It is the first time fish have demonstrated this ability.
All human faces share the same basic components — two eyes above a nose and mouth. Thus, telling a large number of faces apart is by no means an easy task.
“To tell people apart we must be able to identify subtle differences in their features. If you consider the similarities in appearance between some family members, this task can be very difficult indeed,” said Cait Newport, a researcher fellow in the Department of Zoology at Oxford University, in a press release.
Yet, it’s a task to which humans as a whole are highly adept due to the presence of specialized facial recognition structures in our brains. These structures reflect the importance of recognizing faces in our complex social systems.
A study published in the journal Scientific Reports reveals that a species of tropical fish, called the archerfish, is also endowed with this ability. It is the first time fish, which lack the sophisticated visual cortex of primates, have demonstrated an aptitude for distinguishing between human faces.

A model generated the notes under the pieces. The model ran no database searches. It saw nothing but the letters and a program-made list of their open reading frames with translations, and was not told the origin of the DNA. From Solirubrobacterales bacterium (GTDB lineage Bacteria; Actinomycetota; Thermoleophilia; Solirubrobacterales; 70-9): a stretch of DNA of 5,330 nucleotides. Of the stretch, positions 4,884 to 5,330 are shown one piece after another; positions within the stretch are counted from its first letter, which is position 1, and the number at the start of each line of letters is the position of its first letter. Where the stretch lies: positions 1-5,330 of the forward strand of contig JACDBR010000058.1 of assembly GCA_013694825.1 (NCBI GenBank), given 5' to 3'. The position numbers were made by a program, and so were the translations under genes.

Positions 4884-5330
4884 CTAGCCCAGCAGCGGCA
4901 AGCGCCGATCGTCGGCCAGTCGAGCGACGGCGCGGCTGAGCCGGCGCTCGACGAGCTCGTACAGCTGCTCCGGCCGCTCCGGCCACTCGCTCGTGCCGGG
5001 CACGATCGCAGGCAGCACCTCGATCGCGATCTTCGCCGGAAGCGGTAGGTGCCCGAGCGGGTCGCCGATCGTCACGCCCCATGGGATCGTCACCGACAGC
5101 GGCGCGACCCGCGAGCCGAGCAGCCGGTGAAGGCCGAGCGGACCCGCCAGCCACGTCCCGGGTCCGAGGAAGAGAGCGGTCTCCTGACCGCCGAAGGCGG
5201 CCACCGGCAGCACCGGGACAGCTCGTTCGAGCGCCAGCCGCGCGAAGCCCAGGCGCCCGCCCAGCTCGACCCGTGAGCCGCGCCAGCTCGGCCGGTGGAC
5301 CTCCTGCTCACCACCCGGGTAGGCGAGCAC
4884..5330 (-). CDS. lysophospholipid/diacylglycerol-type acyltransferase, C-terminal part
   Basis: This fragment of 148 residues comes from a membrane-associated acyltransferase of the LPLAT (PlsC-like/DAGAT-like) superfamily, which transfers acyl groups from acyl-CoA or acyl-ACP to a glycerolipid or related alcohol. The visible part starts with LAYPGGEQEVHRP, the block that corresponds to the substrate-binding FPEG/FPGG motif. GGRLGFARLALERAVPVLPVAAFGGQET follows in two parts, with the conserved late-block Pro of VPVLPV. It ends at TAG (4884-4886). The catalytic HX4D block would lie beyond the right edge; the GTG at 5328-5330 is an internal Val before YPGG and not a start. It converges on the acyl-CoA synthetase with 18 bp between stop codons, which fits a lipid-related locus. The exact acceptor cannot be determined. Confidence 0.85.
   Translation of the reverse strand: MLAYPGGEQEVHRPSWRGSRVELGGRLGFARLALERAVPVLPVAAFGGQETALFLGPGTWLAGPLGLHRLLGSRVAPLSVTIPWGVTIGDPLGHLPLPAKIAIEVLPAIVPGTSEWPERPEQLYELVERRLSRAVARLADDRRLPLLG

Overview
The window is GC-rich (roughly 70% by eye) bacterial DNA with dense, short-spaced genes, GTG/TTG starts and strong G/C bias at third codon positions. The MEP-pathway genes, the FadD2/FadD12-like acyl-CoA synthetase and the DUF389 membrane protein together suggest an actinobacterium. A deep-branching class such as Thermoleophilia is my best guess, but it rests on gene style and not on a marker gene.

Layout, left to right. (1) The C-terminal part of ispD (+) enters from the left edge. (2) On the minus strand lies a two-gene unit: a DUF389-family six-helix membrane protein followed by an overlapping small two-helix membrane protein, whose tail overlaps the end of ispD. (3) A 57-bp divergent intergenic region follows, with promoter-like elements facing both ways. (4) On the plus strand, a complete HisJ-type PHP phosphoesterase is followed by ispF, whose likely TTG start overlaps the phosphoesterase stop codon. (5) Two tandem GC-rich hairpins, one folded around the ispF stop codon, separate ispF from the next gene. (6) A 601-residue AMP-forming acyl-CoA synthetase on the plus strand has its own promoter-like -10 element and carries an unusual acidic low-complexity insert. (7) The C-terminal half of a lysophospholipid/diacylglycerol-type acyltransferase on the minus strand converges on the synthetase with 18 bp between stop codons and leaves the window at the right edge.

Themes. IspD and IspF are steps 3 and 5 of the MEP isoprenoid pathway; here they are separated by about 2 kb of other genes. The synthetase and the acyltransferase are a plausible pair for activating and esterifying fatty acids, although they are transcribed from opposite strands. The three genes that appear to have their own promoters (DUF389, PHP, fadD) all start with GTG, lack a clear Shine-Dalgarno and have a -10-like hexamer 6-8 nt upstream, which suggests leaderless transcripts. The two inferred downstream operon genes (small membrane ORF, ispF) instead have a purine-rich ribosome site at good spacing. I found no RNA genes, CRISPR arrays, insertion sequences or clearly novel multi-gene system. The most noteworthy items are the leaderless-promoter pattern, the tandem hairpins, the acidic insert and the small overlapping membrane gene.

Archerfish are well known for knocking insects down from branches by spitting jets of water. So the researchers trained the fish to spit water at a particular human face from a pair of images.
The fish were then presented with the learned face and a series of new faces and were able to correctly choose the face they had initially learned to recognize, even when features like head shape and color were removed from the images. Their peak facial discrimination accuracy was between 77 and 89 percent.
“The fact that archerfish can learn this task suggests that complicated brains are not necessarily needed to recognize human faces. Humans may have special facial recognition brain structures so that they can process a large number of faces very quickly or under a wide range of viewing conditions,” said Newport.
Previous research has shown that pigeons are also capable of human facial discrimination. However, birds possess neocortex-like brain structures, and it is possible that human facial recognition in pigeons has developed as an adaptation to living among, and regularly interacting with, people.
Fish, on the other hand, do not possess anything resembling a neocortex, and their lack of direct exposure to humans makes it unlikely that they would have evolved special capabilities to recognize human faces.
According to the researchers, their finding suggests “that the visual system of distantly related vertebrates is capable of sophisticated discrimination tasks.”
You might also like: Zebra Stripes May Confuse Blood-Sucking Flies